I shall conclude with two qualms about the positive account.
The first concerns the explanatory virtues of descriptively enriched propositions. As Geirsson notes (62), his psychological account owes much to the pragmatic view developed by Soames (2002). The common view -- appositive descriptivism, as this might be called -- is that, in Frege-cases, a singular proposition such as that Hempel is Hempel is confused with a descriptively enriched proposition such as that my neighbor, Peter Hempel, was the famous philosopher, Carl Hempel. Yet, as Geirsson himself writes,
in entertaining [such descriptively enriched propositions], we are also entertaining the [corresponding singular] proposition . . . since . . . different ways of entertaining the [singular] proposition carry with them different descriptive contents, each of the propositions has different cognitive significance. (62-63)
So the account purports to explain the cognitive significance of attitudes towards singular propositions through some descriptively enhanced proposition: "It is this mechanism of descriptive enhancement that explains our antisubstitution intuitions" (64). That is, on his account, the descriptively enhanced propositions should generate the anti-substitution intuitions by impeding the relevant inferences. One common problem for Soames and Geirsson is that any such descriptively enriched proposition will be true at a subset of the possible worlds relative to which the original singular proposition was true. Hence, instead of helping to foresee which referent is at issue by reducing some superset of plausible candidates, grasp of a descriptively enhanced proposition, since this also and already contains the individual, merely presupposes grasp of the corresponding singular proposition. But then misrecognition of a singular proposition can hardly be explained by such descriptively enriched propositions. A more plausible view, suggested in most varieties of descriptivism, is that discovering the truth of the singular proposition is to exclude possibilities in which different referents, other than the actual referent featuring in the corresponding singular proposition, satisfy the description.
A second and related qualm concerns the explanatory power of the positive theory presented in the book. Geirsson makes clear that, on his view, a subject creates a web for what she takes to be a single thing (cf.,118-123, 125, 129, 135). Yet, the mechanism underlying the creation of webs, and thereby identities/differences between them, is not explained and remains obscure. The fact that sometimes subjects take one thing to be two -- or two things to be one, or no thing to be one, etc. -- is precisely what is puzzling. Accordingly, theories of such cognitive puzzles should explain what it is to take one thing to be two. It is true, as the author suggests, that typically the subject who mistakes one thing for two things will have two different webs or pieces of descriptive information for the same thing. But the fundamental question is: in virtue of what does the subject commit the underlying identity mistake on the basis of which two webs are created for one thing? If webs are guises, it is not open to an advocate of webs to respond: in virtue of different webs/guises. But then it is not so easy to see how differences in webs alone could explain/ground differences in cognitive values. Instead, pending further developments, it would rather seem that it is not webs themselves, but the incorrect identifications on which they can be based, that generate and explain cognitive value in its full generality.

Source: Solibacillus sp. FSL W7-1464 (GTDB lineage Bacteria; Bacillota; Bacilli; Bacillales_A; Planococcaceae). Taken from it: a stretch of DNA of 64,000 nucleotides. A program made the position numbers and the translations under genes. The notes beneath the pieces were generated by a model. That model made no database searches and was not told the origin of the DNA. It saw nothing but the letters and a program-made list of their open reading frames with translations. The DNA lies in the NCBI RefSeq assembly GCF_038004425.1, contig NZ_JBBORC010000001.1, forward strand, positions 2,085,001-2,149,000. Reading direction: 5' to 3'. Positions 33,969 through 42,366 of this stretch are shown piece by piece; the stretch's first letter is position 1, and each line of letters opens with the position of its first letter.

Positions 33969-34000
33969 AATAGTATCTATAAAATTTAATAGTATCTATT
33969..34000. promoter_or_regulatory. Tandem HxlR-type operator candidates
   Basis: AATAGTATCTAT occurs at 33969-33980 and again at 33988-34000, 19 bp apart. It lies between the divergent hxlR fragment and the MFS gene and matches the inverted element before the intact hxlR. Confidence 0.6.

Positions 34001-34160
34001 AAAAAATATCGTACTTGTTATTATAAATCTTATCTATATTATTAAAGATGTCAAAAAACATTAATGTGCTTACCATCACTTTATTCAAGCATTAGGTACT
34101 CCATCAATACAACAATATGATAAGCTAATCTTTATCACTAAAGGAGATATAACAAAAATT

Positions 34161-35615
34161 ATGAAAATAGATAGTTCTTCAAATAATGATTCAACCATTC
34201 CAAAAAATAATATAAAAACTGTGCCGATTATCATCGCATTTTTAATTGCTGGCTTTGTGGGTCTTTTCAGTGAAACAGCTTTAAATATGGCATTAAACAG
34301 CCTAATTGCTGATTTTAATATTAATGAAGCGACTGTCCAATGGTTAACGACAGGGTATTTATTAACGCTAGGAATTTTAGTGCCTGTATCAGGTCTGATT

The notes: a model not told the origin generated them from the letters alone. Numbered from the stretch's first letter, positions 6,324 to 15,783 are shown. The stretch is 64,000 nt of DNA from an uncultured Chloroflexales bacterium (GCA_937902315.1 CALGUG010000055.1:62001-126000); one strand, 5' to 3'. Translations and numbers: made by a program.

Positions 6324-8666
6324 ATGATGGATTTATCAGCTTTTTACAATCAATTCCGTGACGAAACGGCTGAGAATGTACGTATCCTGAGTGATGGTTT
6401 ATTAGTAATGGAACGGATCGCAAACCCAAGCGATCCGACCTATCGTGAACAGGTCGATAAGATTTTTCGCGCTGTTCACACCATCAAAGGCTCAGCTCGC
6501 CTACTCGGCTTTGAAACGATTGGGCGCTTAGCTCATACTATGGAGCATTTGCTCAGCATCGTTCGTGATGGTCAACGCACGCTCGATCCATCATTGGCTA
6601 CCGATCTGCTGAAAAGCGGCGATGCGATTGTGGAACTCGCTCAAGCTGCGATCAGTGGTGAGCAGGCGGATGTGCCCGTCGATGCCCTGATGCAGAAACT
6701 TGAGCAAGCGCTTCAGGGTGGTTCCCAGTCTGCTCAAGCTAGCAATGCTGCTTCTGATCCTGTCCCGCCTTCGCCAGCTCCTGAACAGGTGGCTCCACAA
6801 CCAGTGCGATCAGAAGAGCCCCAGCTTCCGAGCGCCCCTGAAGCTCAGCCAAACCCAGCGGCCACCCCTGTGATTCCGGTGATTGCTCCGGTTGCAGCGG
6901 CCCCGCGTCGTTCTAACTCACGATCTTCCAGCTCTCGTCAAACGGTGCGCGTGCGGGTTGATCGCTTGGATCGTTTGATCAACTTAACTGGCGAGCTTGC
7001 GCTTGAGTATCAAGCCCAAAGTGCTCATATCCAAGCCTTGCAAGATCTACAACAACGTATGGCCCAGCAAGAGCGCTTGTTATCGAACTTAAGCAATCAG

Aside from these qualms, I think that the book is more than worth reading by interested researchers, as it provides a very clear overview of current debates in the philosophy of language and offers the sketch of an original version of the still plausible claim (ii), according to which direct reference is compatible with a descriptivist account of cognitive value.
Evans, G. (1982). The Varieties of Reference. Oxford: Clarendon Press.
Perry, J. (1979). "The Problem of the Essential Indexical." Noûs 13 (Dec.): 3-21.
Recanati, F. (2012). Mental Files. Oxford: Oxford University Press.
Salmon, N. (1990). "A Millian Heir Rejects the Wages of Sinn." In C. A. Anderson & J. Owens (eds), Propositional Attitudes: The Role of Content in Logic, Language, and Mind. Stanford: CSLI Publications, 215-247.
Soames, S. (2002). Beyond Rigidity: The Unfinished Semantic Agenda of Naming and Necessity. Oxford: Oxford University Press.